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  8. 8
    Peer Reviewed

    Clinical features of paediatric AIDS in Uganda.

    Lambert HJ; Friesen H


    A total of 177 children seen at 2 hospitals in Kampala are described who were strongly suspected of having acquired immunodeficiency syndrome (AIDS), either on clinical grounds or because they fulfilled WHO case- definition criteria for diagnosis of pediatric AIDS. Blood was taken from the 177 children and 154 of their mothers and tested for antibody to human immunodeficiency virus (HIV) by an enzyme-linked immunoassay (ELISA). Altogether, 119 (67%) children were seropositive, but only 85 (71%) fulfilled the WHO case-definition criteria, and they were significantly older than the 34 who did not fulfill the criteria. A further 58 children were seronegative but fulfilled the WHO criteria. Of the 119 seropositive children, only 3 had a history of previous blood transfusion, but 103 (98%) of 105 mothers were HIV seropositive: consequently, their children were considered to have been infected in utero or perinatally. 13 (26%) of 49 mothers of seronegative children were seropositive. 80% of HIV-infected children were under 2 years of age at diagnosis and 23% died within 3 months of diagnosis. None of the parents was known to be an intravenous drug user, a prostitute, or bisexual. The difficulty of accurate diagnosis of AIDS presents a major problem in Africa, as the WHO clinical case-definition criteria alone are clearly not adequate. (author's)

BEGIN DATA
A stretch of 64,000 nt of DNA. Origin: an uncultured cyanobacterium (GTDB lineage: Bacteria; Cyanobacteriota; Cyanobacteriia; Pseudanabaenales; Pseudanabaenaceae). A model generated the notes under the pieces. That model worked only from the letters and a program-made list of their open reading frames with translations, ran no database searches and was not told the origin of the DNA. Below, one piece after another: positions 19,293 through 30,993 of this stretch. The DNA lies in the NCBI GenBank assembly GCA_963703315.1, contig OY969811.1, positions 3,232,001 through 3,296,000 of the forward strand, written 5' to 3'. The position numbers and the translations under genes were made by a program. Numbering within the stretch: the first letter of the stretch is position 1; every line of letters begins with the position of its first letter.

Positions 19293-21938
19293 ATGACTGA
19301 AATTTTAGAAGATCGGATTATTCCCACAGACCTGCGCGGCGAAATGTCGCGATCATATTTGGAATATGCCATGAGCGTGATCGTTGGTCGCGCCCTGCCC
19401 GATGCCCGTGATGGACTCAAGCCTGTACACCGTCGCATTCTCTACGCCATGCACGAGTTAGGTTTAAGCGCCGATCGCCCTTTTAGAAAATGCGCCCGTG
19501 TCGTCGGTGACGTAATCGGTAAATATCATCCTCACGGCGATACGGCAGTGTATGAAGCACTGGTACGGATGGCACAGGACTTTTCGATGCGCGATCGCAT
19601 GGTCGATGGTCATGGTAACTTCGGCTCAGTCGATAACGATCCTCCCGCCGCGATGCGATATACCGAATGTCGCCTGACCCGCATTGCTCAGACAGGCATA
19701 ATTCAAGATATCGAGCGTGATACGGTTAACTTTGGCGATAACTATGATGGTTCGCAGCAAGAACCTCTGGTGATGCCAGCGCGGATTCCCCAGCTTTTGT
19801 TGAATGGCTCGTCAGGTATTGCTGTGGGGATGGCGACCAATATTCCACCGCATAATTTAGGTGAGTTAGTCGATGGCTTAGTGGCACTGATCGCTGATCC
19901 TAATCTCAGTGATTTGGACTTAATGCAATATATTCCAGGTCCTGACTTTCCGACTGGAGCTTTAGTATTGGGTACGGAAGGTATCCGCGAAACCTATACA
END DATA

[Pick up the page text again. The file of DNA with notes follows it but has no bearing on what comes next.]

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  9. 9
    Peer Reviewed

    A micro-computer software for the analysis of menstrual diaries: the menstrual diary system.

    Pinol A; Machin D

    CONTRACEPTION. 1988 Aug; 38(2):157-63.

    A microcomputer software program called the Menstrual Diary System (MDS) is described which analyzes menstrual diaries by the reference period method, according to WHO guidelines. An IBM compatible microcomputer with floppy or hard disk, at least 256K of memory, and an MS-DOS 2.0 or later operating system is used. Menstrual data consist of entries labeling vaginal bleeding as absent, bleeding or spotting. There are optional parameters for the drive, path, and printer used by the system; user-defined symbols for bleeding patterns; screen characteristics; file management by date and length of data collection (maximum 380 days); and subject identifying information. A data management section permits data entry. The data analysis section follows the reference period method, allowing for within-subject analysis and between-subject analysis. Diary data entered in MDS can be transferred onto standard ASCII file to be used by other packages. Examples of output are provided.
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  10. 10
    Peer Reviewed

    Nutritional anemia: its understanding and control with special reference to the work of the World Health Organization.